In the past quarter century, the physical and social regeneration of British cities has

ascended the political agenda to a status it has not held since the long aftermath of the

Second World War. Issues of deindustrialization, unemployment, depopulation and

the decay of physical infrastructure have become the grounds on which successive

policies and programmes have been developed. The aim has been to reverse this

decline and the sprawl which results and revive the status of cities as desirable places

for homes, workplaces and entertainment. The role of urban design in this process has

shifted also, from having a negative reputation (a product of unsuccessful com-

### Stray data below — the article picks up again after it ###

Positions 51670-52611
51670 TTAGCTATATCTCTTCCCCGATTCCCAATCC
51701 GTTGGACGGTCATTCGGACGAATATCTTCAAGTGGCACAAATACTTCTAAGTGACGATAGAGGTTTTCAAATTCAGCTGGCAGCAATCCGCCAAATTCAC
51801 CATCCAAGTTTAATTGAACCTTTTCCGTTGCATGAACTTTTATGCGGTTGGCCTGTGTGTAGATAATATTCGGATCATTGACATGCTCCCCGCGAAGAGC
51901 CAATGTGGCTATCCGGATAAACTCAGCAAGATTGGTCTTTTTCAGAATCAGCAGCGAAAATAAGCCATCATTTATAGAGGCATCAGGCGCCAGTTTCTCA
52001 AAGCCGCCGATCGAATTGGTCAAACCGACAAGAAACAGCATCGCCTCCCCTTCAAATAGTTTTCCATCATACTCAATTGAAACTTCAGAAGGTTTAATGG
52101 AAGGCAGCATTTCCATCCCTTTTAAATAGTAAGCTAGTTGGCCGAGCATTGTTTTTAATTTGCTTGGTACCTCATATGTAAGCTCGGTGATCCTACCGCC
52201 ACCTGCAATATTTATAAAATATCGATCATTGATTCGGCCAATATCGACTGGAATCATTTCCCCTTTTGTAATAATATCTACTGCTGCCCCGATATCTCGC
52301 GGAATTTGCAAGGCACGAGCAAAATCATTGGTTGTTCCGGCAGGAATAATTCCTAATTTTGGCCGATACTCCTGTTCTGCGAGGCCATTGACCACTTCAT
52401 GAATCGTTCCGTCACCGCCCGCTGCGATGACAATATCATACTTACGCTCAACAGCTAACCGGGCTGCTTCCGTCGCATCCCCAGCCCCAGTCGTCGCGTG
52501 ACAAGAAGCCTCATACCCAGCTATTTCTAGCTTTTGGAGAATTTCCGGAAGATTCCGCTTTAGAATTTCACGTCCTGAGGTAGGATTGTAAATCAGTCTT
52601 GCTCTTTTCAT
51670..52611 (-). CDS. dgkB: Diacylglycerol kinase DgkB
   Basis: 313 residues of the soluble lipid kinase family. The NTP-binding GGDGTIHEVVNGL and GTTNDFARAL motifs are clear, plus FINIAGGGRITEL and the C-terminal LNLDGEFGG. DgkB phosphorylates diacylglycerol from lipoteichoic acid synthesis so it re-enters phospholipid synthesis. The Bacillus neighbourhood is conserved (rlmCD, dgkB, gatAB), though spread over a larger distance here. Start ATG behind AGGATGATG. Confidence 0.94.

prehensive redevelopment projects) to being seen as the discipline through which

social aspirations can be realized physically. Yet few examples of urban regeneration

display any consistent quality in urban design. Most consist of discontinuous frag-

ments of rival commercial developments cheek by jowl with the decayed remnants

of previous visions for the city. In a broader perspective, the radical changes to cities

introduced in the twentieth century are phenomena which still affect the urban

psyche throughout the world. However, it is possible to assert that these changes

are themselves only stages in a process which began with the industrialization of

the city in the late eighteenth century. It will be tantalizing to observe in the new

century what urban manifestations recent ideological transformations will have.